Besides the Hiroshima Peace Memorial Park, there wasn’t much in Hiroshima of interest to us, so on Saturday we went on an excursion to Itsukushima Island, a short train ride along the coast to the southwest. Itsukushima Island is popularly known as Miyajima, which translated means “Shrine Island.” We scooted over to the JR Ferry from the train to get over to the island.

Our plan was to reach the summit of Mount Misen, the highest point on Miyajima. That’s it on the right side of the saddle in the photo, below. The opposing peak is the location of the Shishiiwa Observatory and the terminus of the cable car and aerial tram that go there from the town below. [Note, also, the big building at water level on the left and the torii gate in the water just to the right of center; more on them later.]

After disembarking, we walked briskly through town, using the 5-story pagoda as a landmark. The town was already busy with tourists, but they were mostly sticking to the waterfront and the shops, restaurants and tourist attractions there.

There are two hiking trails up Mt. Misen, but we opted for a third way, the Miyajima Ropeway, a combination gondola (the lower part) and aerial tramway (upper) with a transfer station about 4/5 of the way up to Shishiiwa Observatory on the top of a lesser peak.

From the Observatory, a trail heads down and across a saddle to the higher peak, Mt. Misen. There were a couple interesting rock formations along the way.

After hiking about 45 minutes, we neared the summit of Mount Misen at 1,750 feet above sea level.

From the observation platform at the summit we could see the ferry landing down below and, to the right, the starting point of our hike, the Shishiiwa Observatory.

On the hike back down, we stopped at the Reikado Hall which houses the eternal flame, said to have been burning here for over 1,200 years. This was the source for the lighting of the Hiroshima Peace Memorial Park’s Peace Flame mentioned in my last post. I took the photo, below, from the steps of a small Buddhist temple opposite Reikado Hall.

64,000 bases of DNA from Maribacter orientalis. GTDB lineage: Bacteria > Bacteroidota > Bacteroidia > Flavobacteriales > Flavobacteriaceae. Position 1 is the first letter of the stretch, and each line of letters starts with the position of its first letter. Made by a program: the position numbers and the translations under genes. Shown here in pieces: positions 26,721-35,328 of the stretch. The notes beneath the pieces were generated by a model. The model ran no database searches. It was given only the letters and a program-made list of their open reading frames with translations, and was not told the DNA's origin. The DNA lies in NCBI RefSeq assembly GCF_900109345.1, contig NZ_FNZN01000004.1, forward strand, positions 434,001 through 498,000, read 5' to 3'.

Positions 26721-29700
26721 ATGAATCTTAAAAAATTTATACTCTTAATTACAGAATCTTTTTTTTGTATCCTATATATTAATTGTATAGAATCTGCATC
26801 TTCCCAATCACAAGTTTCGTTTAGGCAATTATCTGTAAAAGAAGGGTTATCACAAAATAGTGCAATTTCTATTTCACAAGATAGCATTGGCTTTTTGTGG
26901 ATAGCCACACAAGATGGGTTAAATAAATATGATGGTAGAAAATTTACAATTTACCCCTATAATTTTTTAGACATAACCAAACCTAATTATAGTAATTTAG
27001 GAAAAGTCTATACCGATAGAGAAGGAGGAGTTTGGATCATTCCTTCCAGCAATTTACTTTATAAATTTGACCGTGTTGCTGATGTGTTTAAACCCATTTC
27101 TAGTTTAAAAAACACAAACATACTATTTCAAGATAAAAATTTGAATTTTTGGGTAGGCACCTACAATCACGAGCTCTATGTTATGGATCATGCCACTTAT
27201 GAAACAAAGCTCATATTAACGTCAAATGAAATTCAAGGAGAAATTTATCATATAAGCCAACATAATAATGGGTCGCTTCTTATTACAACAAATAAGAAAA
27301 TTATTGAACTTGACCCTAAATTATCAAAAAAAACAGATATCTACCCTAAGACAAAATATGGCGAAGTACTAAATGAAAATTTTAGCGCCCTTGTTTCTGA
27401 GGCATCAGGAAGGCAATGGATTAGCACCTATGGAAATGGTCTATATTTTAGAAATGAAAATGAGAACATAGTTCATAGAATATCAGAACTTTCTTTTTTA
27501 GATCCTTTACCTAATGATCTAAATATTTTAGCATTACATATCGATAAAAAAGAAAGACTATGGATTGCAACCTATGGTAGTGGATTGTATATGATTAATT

After resting for a few minutes on this warm, but pleasant, afternoon, we hiked back to the Shishiiwa Observatory and took the aerial tram and then the gondola back to town.

There’s a reason that Itsukushima Island has been nicknamed “Shrine Island.” In earlier days the island was considered to be sacred and commoners were not allowed to land on it. To accommodate pilgrims, a Shinto shrine – the Itsukushima Shrine – was constructed on pilings slightly offshore of the island, giving the appearance at high tide that the shrine is floating (bottom half of photo, below). Pilgrims arrived by boat through the Otorii, the Great Gate (top half), and were able to worship at the shrine without ever having to touch land.

Here’s a better photo of the Great Torii as a boatload of tourists approach it while the ferries pass behind. At low tide it’s possible to walk out to the Otorii, it’s made from rot-resistant camphor wood.

Next to the Itsukushima Shrine, up a flight of stairs, is the Toyokuni-jinja Shrine, home of the Senjō-kaku, the “Pavilion of 1,000 Tatami Mats,” originally intended to be a Buddhist library. The Senjō-kaku was never finished, due to the death of its sponsor, and during the Meiji Restoration it was converted into a Shinto Shrine. It’s also built on pilings, but on land, and there’s a path that goes underneath it to the pagoda at its rear.

The Goju-no-To 5-story pagoda makes up the balance of the Toyokuni-jinja Shrine. From here, we returned to the ferry landing, then made our way to the train station and back to Hiroshima.

Two final comments:

First, in Hiroshima, we stayed at the APA Hotel Hiroshima-Ekimae Ohashi. While this hotel may be great for traveling Japanese businessmen, I do not recommend it for Americans. It has the smallest rooms I have ever seen in a hotel: the bed extends from wall to wall; and the bathroom is so small you can shower, shave and sh**, all at the same time.

Second, the food in Hiroshima is the best we had in Japan. In particular, the grilled oysters on Miyajima at Tori-I (left) and the Okonomiyaki at Yakunja in the Hiroshima Train Station (right), where they cook your food right in front of you – you can even eat off the griddle, if you want – were great!

Sunday we travel to Mishima on the bullet train. We’re almost at the end of our trip.

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